ID:138518
 
To revive a question: Will the new approach to Topic() approach work with data objects?

I'm preparing my forum code for public release, and I'd really like to switch it from my current global Topic() approach to an object-based on first...
I underestimated Dan: Topic() does indeed work for all objects. Example:

var/testobj/globalTestObj = new()

testobj
Topic(href)
if(href=="futz")
usr << "Yay!"

mob/verb/futz()
usr << "Click <a href=#\ref[src]futz>here</a>!"

will send the "futz" href to globalTestObj.
In response to Tom H. (#1)
On 7/3/00 3:32 pm Tom H. wrote:
I underestimated Dan: Topic() does indeed work for all objects. Example:

var/testobj/globalTestObj = new()

testobj
Topic(href)
if(href=="futz")
usr << "Yay!"

mob/verb/futz()
usr << "Click here!"

will send the "futz" href to globalTestObj.


Dan is da bomb!

I apologize for not testing this myself -- I was asking in haste before leaving for the day, and if it didn't work for me wouldn't be sure if that was by design or bug.
In response to Deadron (#2)
and if it didn't work for me wouldn't be sure if that was by design or bug.

Such confidence! I am flattered.

I debated a bit about whether Topic() was really appropriate in general data objects, since I want to intrude as little as possible on them with pre-defined procedures and variables. However, when I realized that for generality the \ref[] macro and tag variable should be made to work for data objects too, I couldn't help throwing in Topic() as well.

None of that has any impact on memory usage, so data objects don't carry around any more baggage than they used to.
In response to Dan (#3)
On 7/4/00 6:48 am Dan wrote:
and if it didn't work for me wouldn't be sure if that was by design or bug.

Such confidence! I am flattered.

I debated a bit about whether Topic() was really appropriate in general data objects, since I want to intrude as little as possible on them with pre-defined procedures and variables. However, when I realized that for generality the \ref[] macro and tag variable should be made to work for data objects too, I couldn't help throwing in Topic() as well.

None of that has any impact on memory usage, so data objects don't carry around any more baggage than they used to.


I agree with both instincts -- in general it's probably best to not intrude on data objects, but in the cases mentioned it is such a big win that it is worth whatever moral crime may be in progress.

So far, in fact, I use Topic() ONLY for data objects...
In response to Tom H. (#1)
On 7/3/00 3:32 pm Tom H. wrote:
I underestimated Dan: Topic() does indeed work for all objects. Example:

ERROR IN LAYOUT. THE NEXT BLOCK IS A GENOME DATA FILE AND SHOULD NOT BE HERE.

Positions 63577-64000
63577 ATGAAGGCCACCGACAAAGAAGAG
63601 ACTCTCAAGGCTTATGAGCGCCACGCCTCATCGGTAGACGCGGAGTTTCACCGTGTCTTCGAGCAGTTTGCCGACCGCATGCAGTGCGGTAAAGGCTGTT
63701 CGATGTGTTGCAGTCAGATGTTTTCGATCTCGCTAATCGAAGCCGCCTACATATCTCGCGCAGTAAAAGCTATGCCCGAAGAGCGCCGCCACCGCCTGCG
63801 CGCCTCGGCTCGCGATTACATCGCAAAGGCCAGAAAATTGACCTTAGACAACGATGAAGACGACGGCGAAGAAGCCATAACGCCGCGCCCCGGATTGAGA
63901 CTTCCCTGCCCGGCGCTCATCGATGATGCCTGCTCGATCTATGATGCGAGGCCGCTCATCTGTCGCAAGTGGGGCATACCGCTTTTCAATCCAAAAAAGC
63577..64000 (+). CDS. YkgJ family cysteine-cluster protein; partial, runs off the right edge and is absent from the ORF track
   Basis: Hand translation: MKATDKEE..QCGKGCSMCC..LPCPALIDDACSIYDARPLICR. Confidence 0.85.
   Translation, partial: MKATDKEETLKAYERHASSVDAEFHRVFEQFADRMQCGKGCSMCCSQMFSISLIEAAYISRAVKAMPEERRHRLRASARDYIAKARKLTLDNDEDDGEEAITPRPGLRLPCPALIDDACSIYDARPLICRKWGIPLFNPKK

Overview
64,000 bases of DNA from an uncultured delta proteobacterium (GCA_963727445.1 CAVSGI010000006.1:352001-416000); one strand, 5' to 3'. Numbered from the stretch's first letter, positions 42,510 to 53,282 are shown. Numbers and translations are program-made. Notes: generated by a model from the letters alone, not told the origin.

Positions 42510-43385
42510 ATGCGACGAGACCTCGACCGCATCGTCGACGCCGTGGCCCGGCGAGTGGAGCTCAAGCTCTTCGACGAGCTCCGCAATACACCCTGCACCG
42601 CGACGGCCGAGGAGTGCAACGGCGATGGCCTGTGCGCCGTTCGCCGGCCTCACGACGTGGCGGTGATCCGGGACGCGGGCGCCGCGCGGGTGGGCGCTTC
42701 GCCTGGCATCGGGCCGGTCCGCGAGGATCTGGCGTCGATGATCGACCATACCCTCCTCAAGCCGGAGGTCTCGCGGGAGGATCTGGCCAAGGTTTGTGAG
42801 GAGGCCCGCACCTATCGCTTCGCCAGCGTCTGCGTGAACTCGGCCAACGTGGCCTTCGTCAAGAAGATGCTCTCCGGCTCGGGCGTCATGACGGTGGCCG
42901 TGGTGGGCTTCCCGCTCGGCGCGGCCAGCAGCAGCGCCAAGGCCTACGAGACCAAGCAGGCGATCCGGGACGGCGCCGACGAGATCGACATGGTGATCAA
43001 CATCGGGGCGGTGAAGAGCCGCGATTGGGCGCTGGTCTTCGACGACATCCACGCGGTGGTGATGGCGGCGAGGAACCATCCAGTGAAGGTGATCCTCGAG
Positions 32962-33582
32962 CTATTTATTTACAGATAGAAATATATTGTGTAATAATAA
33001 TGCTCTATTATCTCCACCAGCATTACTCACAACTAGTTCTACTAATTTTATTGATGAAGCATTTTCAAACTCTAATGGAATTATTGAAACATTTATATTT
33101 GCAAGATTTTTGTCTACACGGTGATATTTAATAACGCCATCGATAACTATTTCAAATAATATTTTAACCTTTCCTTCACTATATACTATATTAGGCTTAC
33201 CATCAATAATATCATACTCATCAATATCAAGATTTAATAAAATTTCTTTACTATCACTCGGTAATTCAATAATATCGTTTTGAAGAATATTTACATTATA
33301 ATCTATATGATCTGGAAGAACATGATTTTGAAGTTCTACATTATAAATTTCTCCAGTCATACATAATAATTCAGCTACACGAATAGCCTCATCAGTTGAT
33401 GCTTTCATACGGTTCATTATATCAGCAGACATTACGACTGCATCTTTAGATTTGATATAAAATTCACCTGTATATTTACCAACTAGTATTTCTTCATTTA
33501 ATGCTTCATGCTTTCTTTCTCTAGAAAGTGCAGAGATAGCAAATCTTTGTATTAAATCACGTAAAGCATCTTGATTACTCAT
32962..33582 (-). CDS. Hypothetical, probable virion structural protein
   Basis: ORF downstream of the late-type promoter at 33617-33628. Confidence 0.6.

var/testobj/globalTestObj = new()

testobj
Topic(href)
if(href=="futz")
usr << "Yay!"

mob/verb/futz()
usr << "Click here!"

will send the "futz" href to globalTestObj.

This code sample has a couple of problems, in case anyone tries to use it in the future.

To work, the URLs must be like this and should not use src in this case:

href=\"byond://#\ref[globalTestObj]futz\"
In response to Deadron (#5)
On 7/5/00 2:12 am Deadron wrote:

To work, the URLs must be like this and should not use src in this case:

href=\"byond://#\ref[globalTestObj]futz\"

You are right about the globalTestObj thing. My mistake.

I just figured out why we are disagreeing on byond://. You are probably using the link inside the browser, which does require this restriction. The normal output panels uses byond:// by default.

I guess we should be consistent. The reason byond:// isn't the default inside the browser is so that normal html docs (with implicit #links will work); therefore http:// is the default. The reason byond:// is the default inside the output is that most output links will call byond functions rather than http ones. But then certain elements can be sent to both panels. Do you like this current system?

I guess to be safe we should always put the protocol in our examples, and you coders should probably do the same. This is kind of an irritating issue.
In response to Tom H. (#6)
On 7/5/00 2:20 am Tom H. wrote:
I guess we should be consistent. The reason byond:// isn't the default inside the browser is so that normal html docs (with implicit #links will work); therefore http:// is the default. The reason byond:// is the default inside the output is that most output links will call byond functions rather than http ones. But then certain elements can be sent to both panels. Do you like this current system?

I guess to be safe we should always put the protocol in our examples, and you coders should probably do the same. This is kind of an irritating issue.


Well in my code I wouldn't want to assume where the output is going. For example, my email system currently uses the output area, because I wrote it before the browser was available. Soon I will probably switch it. But moreso, it's easy to imagine generating text that might go one place or the other depending on the situation -- so I'm happy to always use the byond:// prefix.

Also, I'm rather anal about typing things anyway.